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The thing with feathers...

Written in engaging prose, this is an informative book on the many joys of birdwatching.
Last Updated 17 July 2023, 06:35 IST

The Living Air by Aasheesh Pittie is a fine book for anyone who would like to begin bird-watching or is already an amateur birder.

Immensely readable, as it is not just a factual rendition, the author does well to weave stories around the magic of birding, taking the reader along in his expeditions.

The book has four broad sections. The first section deals with specific birds, getting under the skin of their idiosyncrasies and understanding the scientific reasons for their quirks. The next is about a few of the author’s birding expeditions. The third is about three distinguished birders and the fourth is about the author’s ways of birding. Pittie has a way with words when he describes the landscape and the drama of the immediate environment surrounding the bird under observation, which enhances the experience of the reader.

A recurring theme is the interconnectedness of nature and environment and how one species influences the others. How we all — birds, insects, humans, animals and plants — are threaded by a common vein of interdependency. And how any tampering with these threads, mainly thanks to human callousness, has disastrous consequences.

There is an interesting description of winged life which cohabit our own space. There is bird life everywhere if you only know where to look — between cracks and crevices, bricks and stone walls, on electric wires and poles, and in hollow pipes.

The book opens up a world, a civilisation parallel to that of ours, existing simultaneously in all its splendour.

This indeed is a readymade botanical garden around us, which we are blind to. The onus is on the reader to connect the dots of this parallel world. This is where we, as humans, would truly find our place, and importantly, understand our roles, in the larger scheme of nature.

Sometimes, the flourish of the language, with its metaphors and dictionary-seeking adjectives, ruffles the easy flow of reading. For example, ‘… rufous of deepening shadows reflecting a crepuscular firmament,’ or, ‘ … resilient continuity from the spinning, tilted orb we all inhabit.’

On other occasions, the usage of common names along with scientific ones would have been easier for the less-informed reader. For instance, ‘Two Urva edwardsii were on the right side …,’ or, ‘ … a Circus aeruginosus was seen ….’ But to be fair, these are few and far between.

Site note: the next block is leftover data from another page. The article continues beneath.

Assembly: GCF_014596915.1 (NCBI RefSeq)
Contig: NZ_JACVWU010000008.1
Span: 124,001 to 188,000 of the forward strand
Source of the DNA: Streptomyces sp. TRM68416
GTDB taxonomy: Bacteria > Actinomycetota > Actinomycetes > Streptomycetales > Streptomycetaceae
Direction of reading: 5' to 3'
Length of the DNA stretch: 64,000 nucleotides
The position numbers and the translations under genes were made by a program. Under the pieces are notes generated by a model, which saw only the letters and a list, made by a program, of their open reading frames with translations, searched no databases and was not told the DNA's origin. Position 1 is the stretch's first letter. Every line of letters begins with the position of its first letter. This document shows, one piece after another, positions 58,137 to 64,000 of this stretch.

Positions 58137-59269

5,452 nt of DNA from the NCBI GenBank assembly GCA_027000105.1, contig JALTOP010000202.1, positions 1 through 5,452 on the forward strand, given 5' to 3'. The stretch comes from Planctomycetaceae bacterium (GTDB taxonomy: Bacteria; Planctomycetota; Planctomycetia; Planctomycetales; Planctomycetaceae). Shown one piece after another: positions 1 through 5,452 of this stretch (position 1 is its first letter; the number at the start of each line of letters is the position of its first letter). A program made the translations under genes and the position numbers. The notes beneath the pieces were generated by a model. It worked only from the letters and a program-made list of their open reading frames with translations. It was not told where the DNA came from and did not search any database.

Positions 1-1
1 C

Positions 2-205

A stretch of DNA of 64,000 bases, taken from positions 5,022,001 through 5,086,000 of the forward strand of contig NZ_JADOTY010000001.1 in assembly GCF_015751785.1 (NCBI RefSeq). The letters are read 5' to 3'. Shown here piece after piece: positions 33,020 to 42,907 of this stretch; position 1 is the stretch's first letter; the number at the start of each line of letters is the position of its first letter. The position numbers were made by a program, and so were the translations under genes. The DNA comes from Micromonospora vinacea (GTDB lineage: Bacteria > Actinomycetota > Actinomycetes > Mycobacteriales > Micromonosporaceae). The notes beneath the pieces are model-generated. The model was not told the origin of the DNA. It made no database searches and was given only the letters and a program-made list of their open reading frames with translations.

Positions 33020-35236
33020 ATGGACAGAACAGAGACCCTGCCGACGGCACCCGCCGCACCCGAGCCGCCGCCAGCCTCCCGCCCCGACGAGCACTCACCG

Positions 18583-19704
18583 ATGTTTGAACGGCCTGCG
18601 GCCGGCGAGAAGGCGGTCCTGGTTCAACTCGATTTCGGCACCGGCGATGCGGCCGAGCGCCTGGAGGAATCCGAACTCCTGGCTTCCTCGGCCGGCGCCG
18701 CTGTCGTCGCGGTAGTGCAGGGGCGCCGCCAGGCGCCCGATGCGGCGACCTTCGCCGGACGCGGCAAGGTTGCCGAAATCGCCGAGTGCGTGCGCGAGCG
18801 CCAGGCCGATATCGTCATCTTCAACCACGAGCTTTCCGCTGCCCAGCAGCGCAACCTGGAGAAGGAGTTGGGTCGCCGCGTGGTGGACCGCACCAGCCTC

The emotional tenor of the book would endear the less-initiated readers of birding. The description of the display of a male bird, with all the song and dance that he undertakes, to woo a female partner, is delightful. The author deals with the common misconceptions we often harbour relating to birds. How, in our zealousness to do good, we can do unintentional harm to not only the birds but also to the surrounding environment as well.

The book unequivocally spells out the cardinal rules of birding and also provides useful tips on how to attract more birds to our neighbourhood.

A bonus, in the third section, is the short introduction of three great birders of India (no, Dr Salim Ali, whom many have heard of, is not one of those three). Most of us would not have heard of all of them, other than ornithologists, naturalists or avid birders. On the subject of birds, it is good to know about those who have dedicated their lives to the cause, not just to the birds, but also to the environment as a whole. It is interesting also to know about the birth of the earliest journal of birding in India, and how it all began after an evening walk with Dr Salim Ali.

The chapter on bird banding — putting coloured bands on the bird’s legs for the scientific study of their movements — is engrossing. The glossary of the technical terms of birds is useful for the more serious reader. The book is a good buy for the lay reader who wants to take the first step towards birding, and for novice birders to indulge in the hobby more actively.

While faraway, exotic birding expeditions are always alluring, the author drives home the point that birding can begin and continuously happen in our own place, locality and city.

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(Published 17 July 2023, 06:34 IST)

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